American Masters: Margaret Mitchell: American Rebel
Airs Monday, April 2, 2012 at 11 p.m. on KPBS TV
Wednesday, March 28, 2012
Credit: Courtesy of Atlanta History Center
"Margaret Mitchell: American Rebel" engages leading historians, biographers and personal friends to reveal a complex woman who experienced profound identity shifts during her life and struggled with the two great issues of her day: the changing role of women and the liberation of African Americans.
A charismatic force until a tragic accident led to her death at age 48, Mitchell rebelled against the stifling social restrictions placed on women: as an unconventional tomboy, a defiant debutante, a brazen flapper, one of Georgia’s first female newspaper reporters, and, later, as a philanthropist who risked her life to fund African-American education.
Emmy®-winning executive producer/writer Pamela Roberts uses reenactments based on Mitchell’s personal letters and journals to show how her upbringing and romantic relationships influenced the creation of "Gone With the Wind."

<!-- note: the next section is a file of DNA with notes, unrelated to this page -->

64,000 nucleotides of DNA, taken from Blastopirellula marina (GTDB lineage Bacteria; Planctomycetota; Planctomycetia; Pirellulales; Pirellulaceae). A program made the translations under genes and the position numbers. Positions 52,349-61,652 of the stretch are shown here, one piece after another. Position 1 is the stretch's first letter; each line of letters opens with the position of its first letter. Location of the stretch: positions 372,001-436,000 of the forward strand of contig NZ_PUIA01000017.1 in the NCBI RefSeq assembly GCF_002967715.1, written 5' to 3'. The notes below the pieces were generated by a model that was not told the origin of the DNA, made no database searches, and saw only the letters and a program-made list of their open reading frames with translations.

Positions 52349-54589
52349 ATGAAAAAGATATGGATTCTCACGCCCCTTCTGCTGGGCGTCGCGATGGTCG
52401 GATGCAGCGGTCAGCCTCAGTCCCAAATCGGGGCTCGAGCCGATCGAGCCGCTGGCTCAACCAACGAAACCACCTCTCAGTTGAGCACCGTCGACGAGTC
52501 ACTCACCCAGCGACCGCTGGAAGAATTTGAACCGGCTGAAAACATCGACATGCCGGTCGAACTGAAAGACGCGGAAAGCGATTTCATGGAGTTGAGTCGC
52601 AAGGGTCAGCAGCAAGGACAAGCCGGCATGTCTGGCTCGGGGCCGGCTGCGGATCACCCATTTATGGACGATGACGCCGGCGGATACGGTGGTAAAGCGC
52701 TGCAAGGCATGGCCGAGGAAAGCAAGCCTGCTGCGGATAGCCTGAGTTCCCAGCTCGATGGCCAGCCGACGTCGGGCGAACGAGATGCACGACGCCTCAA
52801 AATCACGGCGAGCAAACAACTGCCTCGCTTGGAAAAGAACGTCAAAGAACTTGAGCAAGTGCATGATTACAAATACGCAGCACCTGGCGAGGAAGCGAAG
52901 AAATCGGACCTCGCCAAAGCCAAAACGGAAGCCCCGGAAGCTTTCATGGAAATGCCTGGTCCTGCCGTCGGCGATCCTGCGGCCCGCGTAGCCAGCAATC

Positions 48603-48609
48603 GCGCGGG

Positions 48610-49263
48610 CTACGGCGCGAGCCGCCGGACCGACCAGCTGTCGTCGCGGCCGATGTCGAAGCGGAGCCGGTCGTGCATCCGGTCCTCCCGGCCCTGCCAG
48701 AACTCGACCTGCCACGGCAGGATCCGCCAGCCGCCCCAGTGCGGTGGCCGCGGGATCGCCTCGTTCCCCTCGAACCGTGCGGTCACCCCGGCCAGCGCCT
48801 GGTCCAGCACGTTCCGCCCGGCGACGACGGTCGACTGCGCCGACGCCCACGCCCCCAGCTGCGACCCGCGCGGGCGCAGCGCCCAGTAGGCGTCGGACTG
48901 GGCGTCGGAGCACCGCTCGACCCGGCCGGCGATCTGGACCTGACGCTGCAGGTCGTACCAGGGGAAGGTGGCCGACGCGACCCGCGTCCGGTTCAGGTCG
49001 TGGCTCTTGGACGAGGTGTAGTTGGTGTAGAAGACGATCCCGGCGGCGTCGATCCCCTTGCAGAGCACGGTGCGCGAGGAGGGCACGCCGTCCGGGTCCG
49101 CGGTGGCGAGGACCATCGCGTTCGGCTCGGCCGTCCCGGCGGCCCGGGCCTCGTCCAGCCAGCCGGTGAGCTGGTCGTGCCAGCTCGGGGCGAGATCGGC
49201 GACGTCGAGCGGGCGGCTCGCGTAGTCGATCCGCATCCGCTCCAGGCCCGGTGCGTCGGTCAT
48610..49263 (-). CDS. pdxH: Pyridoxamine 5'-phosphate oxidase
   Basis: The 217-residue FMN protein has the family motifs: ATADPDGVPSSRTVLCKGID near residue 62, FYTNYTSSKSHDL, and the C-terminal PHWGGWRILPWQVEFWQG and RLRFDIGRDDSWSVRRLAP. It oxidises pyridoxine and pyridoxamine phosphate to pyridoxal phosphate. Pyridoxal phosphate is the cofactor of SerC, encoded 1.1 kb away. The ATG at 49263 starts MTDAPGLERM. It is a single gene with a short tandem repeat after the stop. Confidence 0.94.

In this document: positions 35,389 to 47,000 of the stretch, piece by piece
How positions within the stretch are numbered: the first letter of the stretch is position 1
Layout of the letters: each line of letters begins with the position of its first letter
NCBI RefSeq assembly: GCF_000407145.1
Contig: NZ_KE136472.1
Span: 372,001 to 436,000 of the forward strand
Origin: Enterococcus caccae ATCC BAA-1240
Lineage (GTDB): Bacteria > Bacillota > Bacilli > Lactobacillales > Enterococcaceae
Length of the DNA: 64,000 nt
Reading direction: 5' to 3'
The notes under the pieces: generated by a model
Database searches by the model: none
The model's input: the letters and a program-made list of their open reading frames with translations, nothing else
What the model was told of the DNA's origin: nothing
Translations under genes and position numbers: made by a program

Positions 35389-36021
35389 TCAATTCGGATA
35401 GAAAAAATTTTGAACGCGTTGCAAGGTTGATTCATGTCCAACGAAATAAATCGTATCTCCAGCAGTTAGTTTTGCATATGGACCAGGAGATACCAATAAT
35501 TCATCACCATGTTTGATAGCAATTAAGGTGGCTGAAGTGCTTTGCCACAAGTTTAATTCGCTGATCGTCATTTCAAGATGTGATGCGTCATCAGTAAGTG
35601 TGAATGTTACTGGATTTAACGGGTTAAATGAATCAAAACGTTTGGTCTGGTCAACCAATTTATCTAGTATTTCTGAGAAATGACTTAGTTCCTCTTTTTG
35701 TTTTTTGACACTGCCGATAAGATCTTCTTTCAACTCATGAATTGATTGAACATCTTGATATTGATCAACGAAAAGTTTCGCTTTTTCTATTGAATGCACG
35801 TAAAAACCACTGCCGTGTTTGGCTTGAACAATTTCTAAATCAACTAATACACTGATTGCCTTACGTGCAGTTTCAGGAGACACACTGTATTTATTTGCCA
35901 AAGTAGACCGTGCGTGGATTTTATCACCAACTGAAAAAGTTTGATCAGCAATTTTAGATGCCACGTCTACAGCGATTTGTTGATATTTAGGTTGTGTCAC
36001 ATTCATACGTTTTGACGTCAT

The film also explores Scarlett and Rhett’s place as two of the world’s greatest lovers and the public’s initial reception to the book and David O. Selznick’s 1939 epic film – from racial lightning rod to model for survival.
“Margaret Mitchell was always a writer and always a rebel,” says Roberts. “She was captivating and complex. She took chances every day of her life, and she changed the world with her one book, Gone With the Wind. Only Margaret Mitchell could have created Scarlett O’Hara.”
2012 marks the 75th anniversary of Mitchell’s Pulitzer Prize win for the only book published during her lifetime. "Gone With the Wind’s" lasting popularity seems permanently etched in the American cultural landscape.
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